Energy By the Numbers: Electric Vehicles
What would it take to motivate more California drivers to buy electric cars the next time they go to the dealer?
A California lawmaker who in the past has proposed banning sales of new gas-powered cars wants to find out.
Assemblyman Phil Ting, D-San Francisco, is carrying a bill that would increase state-funded electric car rebates up to as much as $7,500, rising from today’s top rebate of $2,500.
Over time, Ting’s bill would reduce the value of the rebates, giving car buyers an incentive to move faster in switching to electric vehicles.
“There is no real incentive to buy or lease a zero-emission vehicle right now if consumers know the rebate level will be the same year after year,” Ting said.
He says he’s trying to accomplish a goal former Gov. Jerry Brown set last year with a new law that aims to put 5 million zero emission electric vehicles on California roads by 2030.
Today, only about 600,000 electrical vehicles are in use in the state. They tend to be more expensive than gas-powered cars and their cost is considered a major factor in buyers’ decision to stick with the internal combustion engine.
“The goal would be if we were able to create a large enough market for clean cars that they would be cost competitive with gas cars. We think this bill is a very key component on moving our way into our 5 million clean car future by 2030,” Ting said at a hearing on Tuesday.
California’s existing rebate program gives $2,500 rebate for battery electric vehicles and $1,500 for plug-in hybrid electric vehicles, a basic flat rebate that has not been revised for more than five years.
It has been underfunded at times, causing car buyers to be placed on waiting lists rather than receiving rebates. This year’s state budget, for instance, allocates about $170 million less for the program than the state estimates it will cost, according to an analysis of the bill by the Senate Transportation Committee.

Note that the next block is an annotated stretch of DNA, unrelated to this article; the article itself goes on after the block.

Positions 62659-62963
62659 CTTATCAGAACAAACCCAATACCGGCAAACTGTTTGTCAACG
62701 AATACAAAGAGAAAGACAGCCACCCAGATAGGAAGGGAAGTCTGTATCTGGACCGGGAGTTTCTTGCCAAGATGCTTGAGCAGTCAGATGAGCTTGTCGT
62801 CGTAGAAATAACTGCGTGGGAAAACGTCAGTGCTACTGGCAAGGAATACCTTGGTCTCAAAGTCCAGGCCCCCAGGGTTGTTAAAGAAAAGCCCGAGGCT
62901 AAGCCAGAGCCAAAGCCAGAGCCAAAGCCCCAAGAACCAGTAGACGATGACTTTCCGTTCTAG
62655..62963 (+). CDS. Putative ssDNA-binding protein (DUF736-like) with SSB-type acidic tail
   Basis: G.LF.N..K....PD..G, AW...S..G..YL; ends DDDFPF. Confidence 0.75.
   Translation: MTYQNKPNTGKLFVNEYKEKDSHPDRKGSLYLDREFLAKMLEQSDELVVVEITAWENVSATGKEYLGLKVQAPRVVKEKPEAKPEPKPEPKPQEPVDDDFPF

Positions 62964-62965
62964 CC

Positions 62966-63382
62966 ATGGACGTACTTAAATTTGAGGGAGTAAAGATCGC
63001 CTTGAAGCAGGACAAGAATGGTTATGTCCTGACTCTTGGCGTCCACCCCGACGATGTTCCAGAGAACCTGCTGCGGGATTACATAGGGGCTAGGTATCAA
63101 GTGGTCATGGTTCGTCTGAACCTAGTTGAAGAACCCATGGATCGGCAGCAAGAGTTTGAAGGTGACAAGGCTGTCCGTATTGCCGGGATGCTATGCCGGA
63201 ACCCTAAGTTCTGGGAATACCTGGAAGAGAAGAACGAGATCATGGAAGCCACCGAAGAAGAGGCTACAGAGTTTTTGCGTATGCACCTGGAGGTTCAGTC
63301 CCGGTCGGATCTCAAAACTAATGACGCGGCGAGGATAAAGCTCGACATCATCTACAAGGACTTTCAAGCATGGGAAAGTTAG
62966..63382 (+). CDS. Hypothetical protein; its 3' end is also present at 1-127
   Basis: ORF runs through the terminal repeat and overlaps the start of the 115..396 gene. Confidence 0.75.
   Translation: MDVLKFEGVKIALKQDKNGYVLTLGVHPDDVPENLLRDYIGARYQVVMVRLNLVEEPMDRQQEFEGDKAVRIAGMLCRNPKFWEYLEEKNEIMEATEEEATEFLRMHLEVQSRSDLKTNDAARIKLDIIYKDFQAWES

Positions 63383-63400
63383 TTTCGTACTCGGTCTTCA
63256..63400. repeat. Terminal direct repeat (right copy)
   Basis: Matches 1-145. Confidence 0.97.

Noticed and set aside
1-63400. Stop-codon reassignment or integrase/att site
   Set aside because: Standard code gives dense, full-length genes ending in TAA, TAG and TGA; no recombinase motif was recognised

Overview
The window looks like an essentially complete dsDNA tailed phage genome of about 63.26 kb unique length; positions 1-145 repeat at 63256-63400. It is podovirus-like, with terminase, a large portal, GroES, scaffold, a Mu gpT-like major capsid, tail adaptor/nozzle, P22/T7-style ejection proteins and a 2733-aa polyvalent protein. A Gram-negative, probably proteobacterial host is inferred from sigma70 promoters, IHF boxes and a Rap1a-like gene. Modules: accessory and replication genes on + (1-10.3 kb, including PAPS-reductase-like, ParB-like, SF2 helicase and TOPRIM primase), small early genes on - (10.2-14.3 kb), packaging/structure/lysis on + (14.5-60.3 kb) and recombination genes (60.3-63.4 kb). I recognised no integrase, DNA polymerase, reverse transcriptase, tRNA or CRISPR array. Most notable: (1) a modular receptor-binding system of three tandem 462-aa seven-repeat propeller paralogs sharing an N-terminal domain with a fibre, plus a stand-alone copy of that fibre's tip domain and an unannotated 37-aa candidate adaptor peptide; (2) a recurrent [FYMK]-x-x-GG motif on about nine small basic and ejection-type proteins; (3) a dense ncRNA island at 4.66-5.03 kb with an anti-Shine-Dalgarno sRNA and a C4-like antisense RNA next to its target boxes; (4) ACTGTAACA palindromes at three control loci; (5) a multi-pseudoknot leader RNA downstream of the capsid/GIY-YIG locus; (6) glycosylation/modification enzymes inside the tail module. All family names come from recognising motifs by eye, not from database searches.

Ting’s Assembly Bill 1046 would require the California Air Resources Board to find a steady and continuous funding resource for rebates so that consumers can count on the money. The air board also could determine the value of the rebate.
The bill this week cleared the Senate Transportation Committee and continues to move forward despite opposition from most car makers, gas companies and the Chamber of Commerce.
Among manufacturers, only electric vehicle maker Tesla is on the record supporting Ting’s proposal.
The Auto Alliance, the leading advocacy group for the auto industry with members like Toyota, Ford and BMW, opposes the bill. Those companies are developing electric cars, but they’re opposing the bill.
At a hearing Tuesday, their lobbyist said they want to work with the state to help lower- and moderate-income families afford electric cars. In written comments the carmakers have said they oppose legislation that restricts consumer choice.
The bill has a hefty price tag if it’s used to fulfill Brown’s goal of getting 5 million zero emission cars on the road over the next decade. That would cost more than $16 billion if the rebates are used to buy 4.4 million new electric cars, according the to the Transportation Committee analysis.
Ting’s proposal follows an unsuccessful bill he put forward last year that would have banned the sale of gas-powered cars by 2040.
The Air Resources Board estimates that transportation is responsible for nearly 40 percent of greenhouse gas emissions in California, with cars and trucks making up the majority of those emissions.
The Trump administration in March announced that it wanted to end federal tax credits for electric car buyers, arguing it would save $2.5 billion a year.